Famous burials at Acacia: Arthur Bernard Langlie

Monday, January 17, 2011

Acacia Memorial Park and Funeral Home is located within the city of Lake Forest Park, at 14951 Bothell Way NE. "Conveniently located along the northwest shore of Lake Washington, Acacia is known for its stately mausoleums and columbaria as well as its beautiful expanses of lawn, colorful garden areas, and majestic trees."

Acacia is the final resting place of some well-known local citizens.

Photo courtesy Nils Solsvik
Arthur Bernard Langlie 1900-1966
Birth: Jul. 25, 1900
Death: Jul. 24, 1966

Seattle Mayor, Washington Governor. Born in Lanesboro, Minnesota of Norwegian ancestry, he moved to Washington state with his parents at the age of nine. A graduate of the University of Washington, he spent his college years working in the wheat fields of Eastern Washington, and logging camps located on the west side of the Cascades to pay for his education. 

Following graduation from law school in 1925, he spent the next decade practicing law in Seattle before becoming interested in local politics. In 1935 he won a seat on the Seattle City Council pledging to fight political corruption and the radical interests and influence of organized labor. 

Following an unsuccessful attempt to defeat incumbent mayor John Francis Dore in 1936, he defeated political rival Vic Meyers in a landslide victory to win the 1938 election for Seattle mayor.  As mayor he was credited with putting the city's finances in order, increasing city revenues, decreasing labor unrest, overhauling the city's transportation system and repairing and creating new city infrastructure.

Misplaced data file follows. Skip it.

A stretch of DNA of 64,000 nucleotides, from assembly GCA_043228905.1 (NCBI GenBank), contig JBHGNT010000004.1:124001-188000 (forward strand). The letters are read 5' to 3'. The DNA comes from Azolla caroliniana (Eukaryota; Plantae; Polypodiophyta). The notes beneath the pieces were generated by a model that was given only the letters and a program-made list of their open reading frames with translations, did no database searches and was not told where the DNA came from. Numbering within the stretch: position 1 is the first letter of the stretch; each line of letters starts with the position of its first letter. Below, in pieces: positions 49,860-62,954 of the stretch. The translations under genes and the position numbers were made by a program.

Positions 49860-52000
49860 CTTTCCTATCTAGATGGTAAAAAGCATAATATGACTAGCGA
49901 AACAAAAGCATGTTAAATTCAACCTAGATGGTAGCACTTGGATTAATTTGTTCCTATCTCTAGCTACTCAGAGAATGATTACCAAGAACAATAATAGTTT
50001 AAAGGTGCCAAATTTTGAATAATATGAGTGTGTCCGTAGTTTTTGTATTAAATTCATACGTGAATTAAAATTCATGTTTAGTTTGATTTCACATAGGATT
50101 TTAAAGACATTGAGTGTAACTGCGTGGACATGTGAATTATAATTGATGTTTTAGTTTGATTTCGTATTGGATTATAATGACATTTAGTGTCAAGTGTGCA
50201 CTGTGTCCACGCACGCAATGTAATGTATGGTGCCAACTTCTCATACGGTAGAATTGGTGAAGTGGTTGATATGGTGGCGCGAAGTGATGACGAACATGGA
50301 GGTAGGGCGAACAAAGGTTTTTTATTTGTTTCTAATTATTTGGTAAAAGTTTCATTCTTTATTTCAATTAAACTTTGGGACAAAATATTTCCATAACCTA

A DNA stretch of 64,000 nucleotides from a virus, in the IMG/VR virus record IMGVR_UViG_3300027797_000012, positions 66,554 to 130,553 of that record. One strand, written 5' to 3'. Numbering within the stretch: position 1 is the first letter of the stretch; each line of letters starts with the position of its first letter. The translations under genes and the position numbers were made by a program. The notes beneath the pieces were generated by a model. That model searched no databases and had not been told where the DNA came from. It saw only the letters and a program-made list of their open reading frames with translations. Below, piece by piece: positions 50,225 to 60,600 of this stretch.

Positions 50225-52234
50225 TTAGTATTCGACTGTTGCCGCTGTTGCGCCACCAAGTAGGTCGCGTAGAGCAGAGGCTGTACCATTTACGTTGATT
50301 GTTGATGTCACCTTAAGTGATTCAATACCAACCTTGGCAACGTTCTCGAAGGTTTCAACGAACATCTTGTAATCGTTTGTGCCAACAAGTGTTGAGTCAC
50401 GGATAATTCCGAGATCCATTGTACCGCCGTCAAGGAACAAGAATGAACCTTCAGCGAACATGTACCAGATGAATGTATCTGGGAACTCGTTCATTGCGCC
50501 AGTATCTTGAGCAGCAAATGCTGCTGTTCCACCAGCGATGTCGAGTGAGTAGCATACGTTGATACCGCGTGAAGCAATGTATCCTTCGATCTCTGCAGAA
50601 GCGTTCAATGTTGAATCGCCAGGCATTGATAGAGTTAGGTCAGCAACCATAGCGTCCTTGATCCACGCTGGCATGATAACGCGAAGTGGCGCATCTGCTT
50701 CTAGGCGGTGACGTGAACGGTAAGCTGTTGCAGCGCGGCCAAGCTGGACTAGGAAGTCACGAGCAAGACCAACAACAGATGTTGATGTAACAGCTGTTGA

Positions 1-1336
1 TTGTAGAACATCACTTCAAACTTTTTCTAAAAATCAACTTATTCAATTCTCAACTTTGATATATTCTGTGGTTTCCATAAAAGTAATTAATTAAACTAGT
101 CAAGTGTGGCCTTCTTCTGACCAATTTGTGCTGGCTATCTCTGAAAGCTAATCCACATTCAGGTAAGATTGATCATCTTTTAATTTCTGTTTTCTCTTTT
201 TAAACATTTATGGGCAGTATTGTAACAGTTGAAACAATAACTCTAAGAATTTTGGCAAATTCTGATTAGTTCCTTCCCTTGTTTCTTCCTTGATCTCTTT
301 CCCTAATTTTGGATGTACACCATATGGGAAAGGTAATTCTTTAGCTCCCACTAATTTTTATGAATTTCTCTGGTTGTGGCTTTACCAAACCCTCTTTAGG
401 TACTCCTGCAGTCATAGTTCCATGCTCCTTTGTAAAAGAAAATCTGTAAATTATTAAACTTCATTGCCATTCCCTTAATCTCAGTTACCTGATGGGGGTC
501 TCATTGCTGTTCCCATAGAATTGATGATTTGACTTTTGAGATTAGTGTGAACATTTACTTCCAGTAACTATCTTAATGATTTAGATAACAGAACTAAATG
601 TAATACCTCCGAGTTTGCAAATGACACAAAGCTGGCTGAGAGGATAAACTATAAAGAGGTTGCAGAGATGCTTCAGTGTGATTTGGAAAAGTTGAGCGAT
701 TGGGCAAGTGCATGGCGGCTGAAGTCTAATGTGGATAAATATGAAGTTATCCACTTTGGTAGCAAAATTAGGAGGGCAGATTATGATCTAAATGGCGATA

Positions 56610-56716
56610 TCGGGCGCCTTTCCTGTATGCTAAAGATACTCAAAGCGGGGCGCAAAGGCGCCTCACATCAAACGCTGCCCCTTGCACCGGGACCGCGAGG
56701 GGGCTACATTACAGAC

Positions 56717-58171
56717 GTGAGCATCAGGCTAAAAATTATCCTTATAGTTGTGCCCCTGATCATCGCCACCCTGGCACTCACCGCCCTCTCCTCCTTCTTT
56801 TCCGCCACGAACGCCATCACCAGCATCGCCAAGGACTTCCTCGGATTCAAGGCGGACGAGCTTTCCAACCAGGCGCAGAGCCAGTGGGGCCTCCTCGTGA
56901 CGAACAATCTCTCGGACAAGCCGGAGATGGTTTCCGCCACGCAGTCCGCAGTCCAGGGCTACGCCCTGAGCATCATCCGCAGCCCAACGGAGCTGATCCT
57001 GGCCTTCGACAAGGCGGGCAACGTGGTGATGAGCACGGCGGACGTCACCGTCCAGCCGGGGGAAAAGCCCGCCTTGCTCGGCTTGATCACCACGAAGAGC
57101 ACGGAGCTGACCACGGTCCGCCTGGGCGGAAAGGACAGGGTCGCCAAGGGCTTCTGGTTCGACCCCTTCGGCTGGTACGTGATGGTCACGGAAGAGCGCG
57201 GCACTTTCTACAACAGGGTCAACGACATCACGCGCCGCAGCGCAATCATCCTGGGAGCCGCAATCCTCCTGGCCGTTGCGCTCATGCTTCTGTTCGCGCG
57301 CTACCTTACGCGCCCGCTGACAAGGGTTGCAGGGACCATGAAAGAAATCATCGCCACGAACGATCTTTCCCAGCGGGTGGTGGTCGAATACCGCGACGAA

He resigned his office as Seattle mayor part way through his second term after defeating Clarence C. Dill in the 1940 race for governor, becoming the first and only Seattle mayor in state history to reach the state's highest executive office. His first term in office was dominated by America's entry into the Second World War, and the relocation of Japanese-Americans citizens into internment camps, a policy he openly supported and advocated. 

Failing to win re-election in 1944, he was re-elected to two successive terms as governor in 1948 and 1952. Considered one of the rising stars in Republican politics, he served as the keynote speaker at the 1952 Republican National Convention, and as chairman of the National Governor's Conference in 1955 and 1956. 

He was featured on the September 3rd cover of "Time" magazine as a Republican Party hopeful for national office. Running on the slogan of "High Office Demands High Principles" in 1956, he challenged powerful Democratic incumbent Warren G. Magnuson for a seat in the United States Senate. 

After failing to unseat Magnuson in the 1956 general election, he moved to New York City where he became the corporate executive officer (CEO) and president of the McCall Publishing Company, and chairman of the McCall's board of directors. He returned to Seattle in 1964 in declining health, suffering from advanced heart disease. He died in Seattle one day shy of his 66th birthday.

Biography by Nils M. Solsvik Jr., life-long resident of Ballard, genealogist, historian, and prolific contributor to FindAGrave.com/


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